(First of an occasional series, I hope. Click the bolded links first, then come back for more)
I found Stuart Russell’s superb collection of AI-related links from a comment on this Slashdot piece about this IEEE Spectrum piece about AI in games. One of the many links on it leads to Jay Scott’s game learning page, which discusses ways of using automatic teaching methods (such as neural nets, genetic programming etc.) to generate game-playing AIs rather than building them out of pre-designed heuristics and the like. He discusses many interesting chess-teaching methods, most notably The Distributed Chess Project: download a client and help evolve a chess program. (The screen saver animates some of Bobby Fischer’s greatest games) This is different from the distributed ChessBrain project, which shares out move-calculation tasks via a Gnutella2/FastTrack-style P2P network to create the world’s biggest chess computer.
The Reverse Slashdot Effect – Slashdotted sites link back to the relevant Slashdot article – leads me to this comment and then this exhaustive list of Internet-based distributed computing projects, including: predicting the Earth’s climate, cracking the stock market, designing a better particle accelerator (check out those screenshots!), painting fractal flames, evolve robots and rendering frames of a movie. There is also much silliness.
Back to the AI: Prof. Russell’s page also links to this short, sweet piece of Bayesian nerdcore by Carl de Marcken for the MIT AI department’s weekly Girl Scout Benefit get-togethers. (The archive is a treasure-trove of smartarse silliness including some classic Greenspun.) Anyway, de Marcken co-founded ITA Software which created the software behind loads of airline-booking sites, and in this mail (on Paul “Bayesian Spam Filter” Graham’s site) he explains how their Common Lisp code, running on Google-style clusters of beefy PCs, can sort 100,000,000,000,000,000,000 itinerary pricing options in under 10 seconds. They use Franz’s Allegro CL, which was also used by Naughty Dog Software to create one of my favourite games of this year.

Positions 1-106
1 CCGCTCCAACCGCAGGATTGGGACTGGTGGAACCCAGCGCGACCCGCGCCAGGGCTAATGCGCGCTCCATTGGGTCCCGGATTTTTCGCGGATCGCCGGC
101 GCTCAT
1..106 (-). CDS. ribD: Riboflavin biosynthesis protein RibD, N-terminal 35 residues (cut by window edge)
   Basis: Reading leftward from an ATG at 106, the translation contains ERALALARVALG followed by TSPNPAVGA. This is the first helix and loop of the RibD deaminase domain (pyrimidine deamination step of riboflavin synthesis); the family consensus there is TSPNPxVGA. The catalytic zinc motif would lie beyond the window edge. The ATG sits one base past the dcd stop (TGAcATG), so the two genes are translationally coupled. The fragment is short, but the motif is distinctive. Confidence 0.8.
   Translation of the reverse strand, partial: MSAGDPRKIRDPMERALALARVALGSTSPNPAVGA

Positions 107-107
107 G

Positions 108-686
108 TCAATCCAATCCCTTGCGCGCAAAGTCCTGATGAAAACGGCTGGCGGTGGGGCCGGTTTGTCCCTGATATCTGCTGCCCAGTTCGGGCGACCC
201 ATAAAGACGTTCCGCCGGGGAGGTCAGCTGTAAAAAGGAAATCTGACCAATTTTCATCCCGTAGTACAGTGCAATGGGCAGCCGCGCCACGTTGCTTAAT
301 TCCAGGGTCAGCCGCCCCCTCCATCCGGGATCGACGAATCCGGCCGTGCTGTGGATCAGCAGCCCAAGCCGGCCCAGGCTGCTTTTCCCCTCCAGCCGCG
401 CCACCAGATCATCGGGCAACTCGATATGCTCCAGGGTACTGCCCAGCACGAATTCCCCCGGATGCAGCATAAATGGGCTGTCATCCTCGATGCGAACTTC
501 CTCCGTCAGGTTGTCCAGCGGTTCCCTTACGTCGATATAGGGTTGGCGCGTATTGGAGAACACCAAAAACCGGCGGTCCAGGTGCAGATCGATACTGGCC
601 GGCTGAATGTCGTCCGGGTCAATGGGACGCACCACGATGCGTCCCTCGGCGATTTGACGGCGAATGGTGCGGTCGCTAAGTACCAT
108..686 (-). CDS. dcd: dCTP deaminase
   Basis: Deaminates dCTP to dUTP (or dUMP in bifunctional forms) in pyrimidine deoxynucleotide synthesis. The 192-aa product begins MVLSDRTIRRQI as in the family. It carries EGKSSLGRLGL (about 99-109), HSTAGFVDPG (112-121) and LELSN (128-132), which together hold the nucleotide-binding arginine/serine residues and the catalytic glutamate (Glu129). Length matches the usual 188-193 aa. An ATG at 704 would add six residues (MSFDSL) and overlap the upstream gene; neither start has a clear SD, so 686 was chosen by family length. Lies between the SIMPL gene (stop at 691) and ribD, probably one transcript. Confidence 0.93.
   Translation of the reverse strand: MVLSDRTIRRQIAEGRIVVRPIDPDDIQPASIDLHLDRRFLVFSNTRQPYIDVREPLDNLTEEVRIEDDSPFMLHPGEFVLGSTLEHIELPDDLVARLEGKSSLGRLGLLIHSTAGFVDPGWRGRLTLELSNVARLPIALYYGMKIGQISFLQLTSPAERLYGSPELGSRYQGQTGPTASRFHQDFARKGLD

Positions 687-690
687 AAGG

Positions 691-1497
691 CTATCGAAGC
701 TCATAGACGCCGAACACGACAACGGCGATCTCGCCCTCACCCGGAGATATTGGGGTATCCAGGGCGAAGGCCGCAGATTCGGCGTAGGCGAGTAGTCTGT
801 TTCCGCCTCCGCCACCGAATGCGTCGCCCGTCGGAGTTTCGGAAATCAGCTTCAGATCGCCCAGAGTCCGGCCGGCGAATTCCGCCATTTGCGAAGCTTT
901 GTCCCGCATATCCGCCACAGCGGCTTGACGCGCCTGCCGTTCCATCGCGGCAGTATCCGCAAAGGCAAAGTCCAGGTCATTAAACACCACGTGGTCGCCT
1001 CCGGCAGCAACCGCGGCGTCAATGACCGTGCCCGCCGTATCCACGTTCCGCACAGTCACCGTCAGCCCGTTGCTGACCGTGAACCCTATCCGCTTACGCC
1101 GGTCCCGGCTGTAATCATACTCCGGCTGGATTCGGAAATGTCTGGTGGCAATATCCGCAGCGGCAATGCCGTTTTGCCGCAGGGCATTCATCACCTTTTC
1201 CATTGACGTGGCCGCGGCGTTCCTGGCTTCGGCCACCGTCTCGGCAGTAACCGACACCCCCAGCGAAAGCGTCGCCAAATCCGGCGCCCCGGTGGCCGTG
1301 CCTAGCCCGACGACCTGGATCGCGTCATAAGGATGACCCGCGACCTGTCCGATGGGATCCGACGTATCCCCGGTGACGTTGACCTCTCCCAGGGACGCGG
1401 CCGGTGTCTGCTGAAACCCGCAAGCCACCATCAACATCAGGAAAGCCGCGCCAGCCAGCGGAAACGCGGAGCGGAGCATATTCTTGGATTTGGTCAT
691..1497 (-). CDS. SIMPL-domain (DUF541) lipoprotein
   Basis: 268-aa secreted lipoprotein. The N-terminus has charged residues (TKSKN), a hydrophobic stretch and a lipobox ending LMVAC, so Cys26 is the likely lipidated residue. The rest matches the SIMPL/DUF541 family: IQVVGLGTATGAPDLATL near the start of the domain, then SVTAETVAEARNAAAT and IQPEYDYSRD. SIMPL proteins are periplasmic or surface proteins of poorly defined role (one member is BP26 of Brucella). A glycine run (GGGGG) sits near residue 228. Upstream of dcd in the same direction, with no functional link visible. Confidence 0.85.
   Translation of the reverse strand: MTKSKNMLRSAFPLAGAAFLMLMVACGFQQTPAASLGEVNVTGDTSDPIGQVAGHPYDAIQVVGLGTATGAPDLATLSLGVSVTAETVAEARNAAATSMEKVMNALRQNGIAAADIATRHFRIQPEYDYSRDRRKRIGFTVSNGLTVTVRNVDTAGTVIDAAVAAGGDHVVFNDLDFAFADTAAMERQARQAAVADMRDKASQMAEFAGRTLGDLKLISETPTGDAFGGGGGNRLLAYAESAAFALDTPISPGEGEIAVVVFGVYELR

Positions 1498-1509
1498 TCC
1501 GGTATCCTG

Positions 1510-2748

By nerdcore, I mean a certain type of sci-fi writing recently popularised by writers such as Cory Doctorow (see his “0wnzored“, with which he launched the term) and Charlie Stross (see the Hugo-nominated “Lobsters“). I think of it as SF designed to be read nostalgically as soon as possible. The cultural relevancy of a nerdcore piece has a half-life of six months. (No, that’s a compliment. Really. Hey, I’m a huge fan of Spaced. I love sneaky tongue-in-cheek references. I’m a geek, dammit.) Anyway, that particular little piece I mentioned earlier rang a bell because of this more-literary story that Danny pointed us at earlier in the week. (The campaign to get Cory to edit a nerdcore collection starts here.)
Want to have a go at developing some game AI? Have a go at Stanford’s Tetris project, which they hand out to CS students. It’s a Java implementation of Tetris with room for your own AI. (Yes, everyone now knows that Tetris Is Hard, but it’s still a fun place to start)
Alternatively, do it the other way around: The aforementioned Jay Scott references the Metagame, which is a system that can be given the rules of a game, after which it teaches itself how to play it. Metagame is 10 years old and seemingly defunct, but Zillions Of Games goes from strength to strength. (I first found it a few years ago and I’m really glad it’s still going) ZIG comes with 300 games, and you can download hundreds more from the website. Plus, you can make up your own games (or modify existing ones) and it’ll play you at them. (It’s even worked out some forced wins in classic games)